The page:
When you perform construction work for someone else in New Jersey, it is important that your client’s expectations align with your ability to deliver. The “scope of work” is the part of a construction contract that details the work you are going to perform. A strong scope of work includes considerable detail about the expectations for both sides, taking into account responsibilities, technical details and so on.
Per Levelset, having a well-written scope of work in your construction contract may go a long way in terms of helping you avoid construction conflicts and litigation. The less your scope of work leaves open to interpretation, the better, and the more detailed it is, the more likely it is to help prevent delays and payment disputes from arising. When drafting the scope of work for your construction project, keep the following tips in mind.
Set realistic goals and expectations
While overpromising or overcommitting sets you up for failure, setting realistic goals from the outset often does the opposite. While it is important to outline realistic expectations with regard to actual work, it is also wise to set clear expectations when it comes to supply costs, how much time the project might take and so on.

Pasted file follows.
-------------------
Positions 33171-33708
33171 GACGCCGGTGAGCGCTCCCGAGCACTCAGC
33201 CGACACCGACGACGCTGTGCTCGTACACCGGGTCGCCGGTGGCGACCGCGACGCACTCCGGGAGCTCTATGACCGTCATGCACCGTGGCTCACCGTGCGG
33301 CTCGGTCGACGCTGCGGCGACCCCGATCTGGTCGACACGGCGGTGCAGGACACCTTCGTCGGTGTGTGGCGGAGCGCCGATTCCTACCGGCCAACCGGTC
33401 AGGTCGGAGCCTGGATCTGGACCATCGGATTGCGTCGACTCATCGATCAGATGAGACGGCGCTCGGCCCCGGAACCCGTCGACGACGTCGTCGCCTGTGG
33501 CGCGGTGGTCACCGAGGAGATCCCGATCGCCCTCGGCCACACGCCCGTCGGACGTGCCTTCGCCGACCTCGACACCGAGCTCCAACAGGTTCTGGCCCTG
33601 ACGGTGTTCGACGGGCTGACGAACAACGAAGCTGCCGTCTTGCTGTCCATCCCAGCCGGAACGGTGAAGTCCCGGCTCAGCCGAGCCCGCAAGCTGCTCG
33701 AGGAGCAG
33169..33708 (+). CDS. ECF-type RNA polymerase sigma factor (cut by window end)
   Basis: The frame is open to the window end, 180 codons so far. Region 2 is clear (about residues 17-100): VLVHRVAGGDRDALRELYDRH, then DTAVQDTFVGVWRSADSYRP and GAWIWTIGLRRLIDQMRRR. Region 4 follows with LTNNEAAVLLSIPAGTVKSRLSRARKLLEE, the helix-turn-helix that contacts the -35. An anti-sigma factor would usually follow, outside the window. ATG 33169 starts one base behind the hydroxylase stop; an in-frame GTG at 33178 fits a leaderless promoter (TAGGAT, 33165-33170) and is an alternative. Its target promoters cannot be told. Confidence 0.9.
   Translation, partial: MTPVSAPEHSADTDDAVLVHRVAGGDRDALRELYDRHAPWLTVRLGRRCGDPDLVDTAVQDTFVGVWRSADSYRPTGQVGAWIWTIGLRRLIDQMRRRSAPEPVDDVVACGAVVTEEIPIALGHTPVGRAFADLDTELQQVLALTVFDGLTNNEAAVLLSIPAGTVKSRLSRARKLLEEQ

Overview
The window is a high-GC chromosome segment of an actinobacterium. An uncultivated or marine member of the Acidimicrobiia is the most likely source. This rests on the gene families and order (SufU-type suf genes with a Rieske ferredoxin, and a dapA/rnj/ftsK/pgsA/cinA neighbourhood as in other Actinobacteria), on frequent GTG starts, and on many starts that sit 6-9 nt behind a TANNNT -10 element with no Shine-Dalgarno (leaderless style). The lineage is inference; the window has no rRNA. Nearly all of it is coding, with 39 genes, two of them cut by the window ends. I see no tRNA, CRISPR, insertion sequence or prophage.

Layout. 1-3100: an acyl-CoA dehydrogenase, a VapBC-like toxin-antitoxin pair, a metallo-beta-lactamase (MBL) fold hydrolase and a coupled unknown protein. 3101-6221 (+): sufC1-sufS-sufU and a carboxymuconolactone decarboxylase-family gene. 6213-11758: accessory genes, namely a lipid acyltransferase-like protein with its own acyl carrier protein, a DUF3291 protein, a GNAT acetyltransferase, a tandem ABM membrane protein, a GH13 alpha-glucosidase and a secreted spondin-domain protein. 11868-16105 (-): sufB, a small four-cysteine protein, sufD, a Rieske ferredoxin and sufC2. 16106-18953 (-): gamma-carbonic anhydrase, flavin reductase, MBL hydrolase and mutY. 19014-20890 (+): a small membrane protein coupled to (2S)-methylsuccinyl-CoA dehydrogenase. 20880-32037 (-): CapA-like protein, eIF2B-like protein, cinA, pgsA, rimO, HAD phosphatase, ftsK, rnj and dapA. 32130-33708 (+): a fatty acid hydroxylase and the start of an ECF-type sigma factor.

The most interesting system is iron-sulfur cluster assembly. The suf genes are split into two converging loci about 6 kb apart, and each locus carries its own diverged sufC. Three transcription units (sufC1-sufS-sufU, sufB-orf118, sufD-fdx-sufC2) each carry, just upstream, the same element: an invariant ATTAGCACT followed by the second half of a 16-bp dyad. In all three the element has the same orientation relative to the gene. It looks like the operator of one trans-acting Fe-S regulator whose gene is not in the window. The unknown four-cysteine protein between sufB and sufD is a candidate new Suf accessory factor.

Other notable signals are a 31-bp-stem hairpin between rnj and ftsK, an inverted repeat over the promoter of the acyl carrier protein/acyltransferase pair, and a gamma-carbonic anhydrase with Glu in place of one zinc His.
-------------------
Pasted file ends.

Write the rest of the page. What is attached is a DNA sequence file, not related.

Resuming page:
Have all subcontractors read and sign off on the scope
If there are subcontractors who are going to perform work covered in the scope, make sure to have them read the scope closely and sign off acknowledging that they have done so. This is a highly effective way of helping prevent contract and construction disputes.
Many construction disputes arise due to a lack of communication or transparency. A well-worded, carefully crafted scope of work may help you prevent such conflicts from arising in the first place.